“We’re not looking to capture intra-day moves, and we’re not trying to capture intra-week moves. So we may be in cash for a long time.”
In this option, the manager still goes long when the commodity prices are trending upward, but, instead of reverting to cash when things turn sour, he or she will go short to capture the downward trend. Pickering notes these strategies tend to go beyond commodity exposure to include financial asset futures (e.g., exchange futures).
Most futures practitioners (usually referred to as Commodity Trading Advisors, or CTAs) use a fully quantitative and systematic process, focusing entirely on momentum and trends. But about one-quarter to one-third are discretionary or fundamentals-based, says Christopher Foster, CEO and portfolio manager at Blackheath Fund Management.
“The problem for trend-following CTAs is that, since they are all trading the same persistence signal, they all end up looking alike and performing alike. So, from a business standpoint, it’s hard for trend followers to differentiate themselves. In fact, many [institutional investors] have actually started considering trend following ‘alternative beta.’ That is, for very little money, you can get a computer to do trend following for you, and not pay the hedge fund manager hefty fees.”
Discretionary managers have their own obstacles, he grants. “The problem […] is that human judgement is involved, and developing and sustaining that judgement over time is difficult
Notes Craig Machel, portfolio manager at Richardson GMP in Toronto: “They don’t care which direction [the trend is] going in or what the underlying fundamentals are. They don’t care about anything except for the fact that there’s a trend forming and they just want to profit from it.” He adds: “It’s [long-shorting] bond indices, currencies, energy markets, stock indices and individual commodities from livestock to orange juice—Eddie Murphy kind of things—[through] futures that are liquid all day, every day.”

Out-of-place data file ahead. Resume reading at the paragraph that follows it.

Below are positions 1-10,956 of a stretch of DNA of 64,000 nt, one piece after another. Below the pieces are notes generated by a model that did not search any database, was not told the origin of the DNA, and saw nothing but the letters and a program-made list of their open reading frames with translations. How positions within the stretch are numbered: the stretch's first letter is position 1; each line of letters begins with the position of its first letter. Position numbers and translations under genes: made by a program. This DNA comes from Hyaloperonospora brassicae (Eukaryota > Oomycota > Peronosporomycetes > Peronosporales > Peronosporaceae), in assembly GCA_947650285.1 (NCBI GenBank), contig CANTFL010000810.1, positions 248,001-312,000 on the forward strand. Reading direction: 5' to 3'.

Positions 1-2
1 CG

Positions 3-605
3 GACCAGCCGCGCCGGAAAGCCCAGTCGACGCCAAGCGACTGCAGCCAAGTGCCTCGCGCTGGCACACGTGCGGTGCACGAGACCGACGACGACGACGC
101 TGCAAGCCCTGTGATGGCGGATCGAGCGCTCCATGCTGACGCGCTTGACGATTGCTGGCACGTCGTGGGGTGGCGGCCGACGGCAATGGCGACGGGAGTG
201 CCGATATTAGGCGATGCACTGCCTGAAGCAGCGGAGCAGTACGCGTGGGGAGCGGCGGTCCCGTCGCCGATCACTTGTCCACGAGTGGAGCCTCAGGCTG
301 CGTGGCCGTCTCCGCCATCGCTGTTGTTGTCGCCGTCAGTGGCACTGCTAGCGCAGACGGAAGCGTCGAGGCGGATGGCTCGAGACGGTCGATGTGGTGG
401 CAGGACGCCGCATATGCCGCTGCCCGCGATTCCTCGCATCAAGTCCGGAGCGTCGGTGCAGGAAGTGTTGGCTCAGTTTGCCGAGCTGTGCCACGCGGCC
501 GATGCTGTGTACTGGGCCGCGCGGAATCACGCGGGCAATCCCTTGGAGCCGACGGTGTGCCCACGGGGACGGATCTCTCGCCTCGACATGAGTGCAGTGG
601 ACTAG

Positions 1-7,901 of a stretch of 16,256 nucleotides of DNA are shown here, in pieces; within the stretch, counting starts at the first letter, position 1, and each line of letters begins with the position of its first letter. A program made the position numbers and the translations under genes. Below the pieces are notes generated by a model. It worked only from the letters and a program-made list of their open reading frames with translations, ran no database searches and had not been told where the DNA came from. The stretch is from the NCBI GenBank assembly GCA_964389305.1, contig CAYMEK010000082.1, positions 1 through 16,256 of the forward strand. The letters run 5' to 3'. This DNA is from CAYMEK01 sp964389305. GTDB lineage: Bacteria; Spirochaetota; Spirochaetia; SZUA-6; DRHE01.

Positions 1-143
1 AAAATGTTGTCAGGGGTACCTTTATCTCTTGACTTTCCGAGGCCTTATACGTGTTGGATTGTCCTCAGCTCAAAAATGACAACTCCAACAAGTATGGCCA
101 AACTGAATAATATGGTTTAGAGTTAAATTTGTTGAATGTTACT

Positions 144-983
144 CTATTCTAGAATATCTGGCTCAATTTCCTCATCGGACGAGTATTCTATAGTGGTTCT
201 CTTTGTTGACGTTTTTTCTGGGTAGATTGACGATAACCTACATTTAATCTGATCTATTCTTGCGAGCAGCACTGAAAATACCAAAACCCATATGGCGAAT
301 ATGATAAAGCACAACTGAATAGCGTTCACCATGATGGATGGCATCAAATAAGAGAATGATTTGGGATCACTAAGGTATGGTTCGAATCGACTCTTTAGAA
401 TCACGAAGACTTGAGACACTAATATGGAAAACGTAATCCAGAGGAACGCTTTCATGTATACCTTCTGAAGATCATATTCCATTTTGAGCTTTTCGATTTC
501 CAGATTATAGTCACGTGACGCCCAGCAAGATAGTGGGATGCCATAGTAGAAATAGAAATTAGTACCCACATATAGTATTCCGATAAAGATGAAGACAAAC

“We are not trend followers,” says Christopher Foster, CEO and portfolio manager at Blackheath Fund Management in Toronto. Not in the usual sense, at least: his goal is to identify trends that aren’t being jumped on by speculative money. “What we look for is not just an uptrend or downtrend. We’re looking for an uptrend or downtrend that is not being embraced.”
The key to his approach is sentiment data. “When a lot of people talk about market sentiment, they talk about it anecdotally. […] We’ve taken a more quantitative approach to sentiment: we actually try to measure it.” He’s looking for two patterns:
- Market trending up—people are bailing. “Everyone is selling into it because they think it’s a house of cards and it’s bound to come down soon,” says Foster. That’s where he goes long.
- Market trending down—people aren’t bailing. Not only are people not getting out of a down market, they’re buying long. That’s when Foster goes short.
His largest trade currently is precious metals. The market’s in a downtrend, but sentiment is bullish overall. “The fundamentals must be really bad,” he says, “[when] the market can continue going down in the face of speculative buying.” He believes prices will continue to drop, so he’s short. He’s also short crude oil, and long cocoa.
“Cocoa is a big position for us. […] People have invented lots of reasons to think the cocoa market’s going to come down. But there is no stronger commodity than cocoa,” Foster says, because the market continues to trend higher in the face of perceived weak fundamentals.